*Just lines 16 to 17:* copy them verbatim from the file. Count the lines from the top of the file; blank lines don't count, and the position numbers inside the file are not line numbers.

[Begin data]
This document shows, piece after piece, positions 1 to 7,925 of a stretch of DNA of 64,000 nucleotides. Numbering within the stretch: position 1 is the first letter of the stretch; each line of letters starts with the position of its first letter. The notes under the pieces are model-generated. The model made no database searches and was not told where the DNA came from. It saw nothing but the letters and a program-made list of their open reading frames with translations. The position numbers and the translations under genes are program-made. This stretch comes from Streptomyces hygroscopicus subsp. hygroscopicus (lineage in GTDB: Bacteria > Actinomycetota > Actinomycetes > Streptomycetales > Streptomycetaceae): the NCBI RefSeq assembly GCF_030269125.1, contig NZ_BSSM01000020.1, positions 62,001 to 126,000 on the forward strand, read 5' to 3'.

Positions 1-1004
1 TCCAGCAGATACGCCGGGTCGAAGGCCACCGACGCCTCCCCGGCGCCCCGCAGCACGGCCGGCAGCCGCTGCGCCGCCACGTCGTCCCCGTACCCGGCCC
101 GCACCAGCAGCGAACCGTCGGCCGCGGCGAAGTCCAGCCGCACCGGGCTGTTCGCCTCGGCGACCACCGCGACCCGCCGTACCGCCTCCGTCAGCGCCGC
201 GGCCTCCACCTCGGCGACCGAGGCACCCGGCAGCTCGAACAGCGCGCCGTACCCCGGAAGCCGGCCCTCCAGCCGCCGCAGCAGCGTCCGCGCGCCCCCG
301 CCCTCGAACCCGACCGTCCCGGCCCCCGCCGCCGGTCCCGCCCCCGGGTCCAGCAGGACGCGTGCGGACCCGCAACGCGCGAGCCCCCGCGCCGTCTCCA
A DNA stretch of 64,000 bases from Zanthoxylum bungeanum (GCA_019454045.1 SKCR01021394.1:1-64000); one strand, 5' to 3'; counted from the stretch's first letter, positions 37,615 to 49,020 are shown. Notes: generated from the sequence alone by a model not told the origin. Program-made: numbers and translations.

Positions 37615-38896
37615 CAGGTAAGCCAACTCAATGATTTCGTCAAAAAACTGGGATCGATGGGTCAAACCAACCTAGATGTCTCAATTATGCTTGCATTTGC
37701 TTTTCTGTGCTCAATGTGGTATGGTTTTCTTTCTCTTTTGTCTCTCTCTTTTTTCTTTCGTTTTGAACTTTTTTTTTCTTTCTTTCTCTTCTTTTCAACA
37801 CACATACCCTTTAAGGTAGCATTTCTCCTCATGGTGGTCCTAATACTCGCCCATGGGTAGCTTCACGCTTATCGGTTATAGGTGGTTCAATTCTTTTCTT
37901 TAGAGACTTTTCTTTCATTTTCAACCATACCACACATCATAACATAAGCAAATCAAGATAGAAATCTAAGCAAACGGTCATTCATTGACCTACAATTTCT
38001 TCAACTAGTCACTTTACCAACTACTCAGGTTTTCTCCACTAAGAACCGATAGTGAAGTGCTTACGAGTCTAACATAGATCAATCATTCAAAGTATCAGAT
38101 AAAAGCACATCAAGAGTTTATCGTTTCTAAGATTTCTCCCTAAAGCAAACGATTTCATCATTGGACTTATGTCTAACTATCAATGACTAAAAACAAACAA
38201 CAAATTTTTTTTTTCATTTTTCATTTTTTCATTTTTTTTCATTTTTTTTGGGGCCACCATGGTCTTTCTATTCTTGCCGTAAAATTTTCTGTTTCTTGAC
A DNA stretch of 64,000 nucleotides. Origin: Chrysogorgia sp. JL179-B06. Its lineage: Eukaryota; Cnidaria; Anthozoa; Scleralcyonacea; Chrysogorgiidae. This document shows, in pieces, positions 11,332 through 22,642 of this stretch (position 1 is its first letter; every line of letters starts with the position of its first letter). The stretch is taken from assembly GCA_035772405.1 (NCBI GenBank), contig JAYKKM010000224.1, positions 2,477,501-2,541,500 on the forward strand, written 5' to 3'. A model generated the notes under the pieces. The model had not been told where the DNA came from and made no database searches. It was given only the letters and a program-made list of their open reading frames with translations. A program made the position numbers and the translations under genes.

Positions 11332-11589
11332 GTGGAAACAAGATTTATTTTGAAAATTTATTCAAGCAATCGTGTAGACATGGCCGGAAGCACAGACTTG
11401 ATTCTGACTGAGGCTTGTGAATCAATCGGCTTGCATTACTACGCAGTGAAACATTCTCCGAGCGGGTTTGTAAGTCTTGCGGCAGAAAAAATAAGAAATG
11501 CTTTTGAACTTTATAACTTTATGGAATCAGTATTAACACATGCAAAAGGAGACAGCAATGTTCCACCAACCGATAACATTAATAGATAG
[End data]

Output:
A DNA stretch of 64,000 nucleotides. Origin: Chrysogorgia sp. JL179-B06. Its lineage: Eukaryota; Cnidaria; Anthozoa; Scleralcyonacea; Chrysogorgiidae. This document shows, in pieces, positions 11,332 through 22,642 of this stretch (position 1 is its first letter; every line of letters starts with the position of its first letter). The stretch is taken from assembly GCA_035772405.1 (NCBI GenBank), contig JAYKKM010000224.1, positions 2,477,501-2,541,500 on the forward strand, written 5' to 3'. A model generated the notes under the pieces. The model had not been told where the DNA came from and made no database searches. It was given only the letters and a program-made list of their open reading frames with translations. A program made the position numbers and the translations under genes.

Positions 11332-11589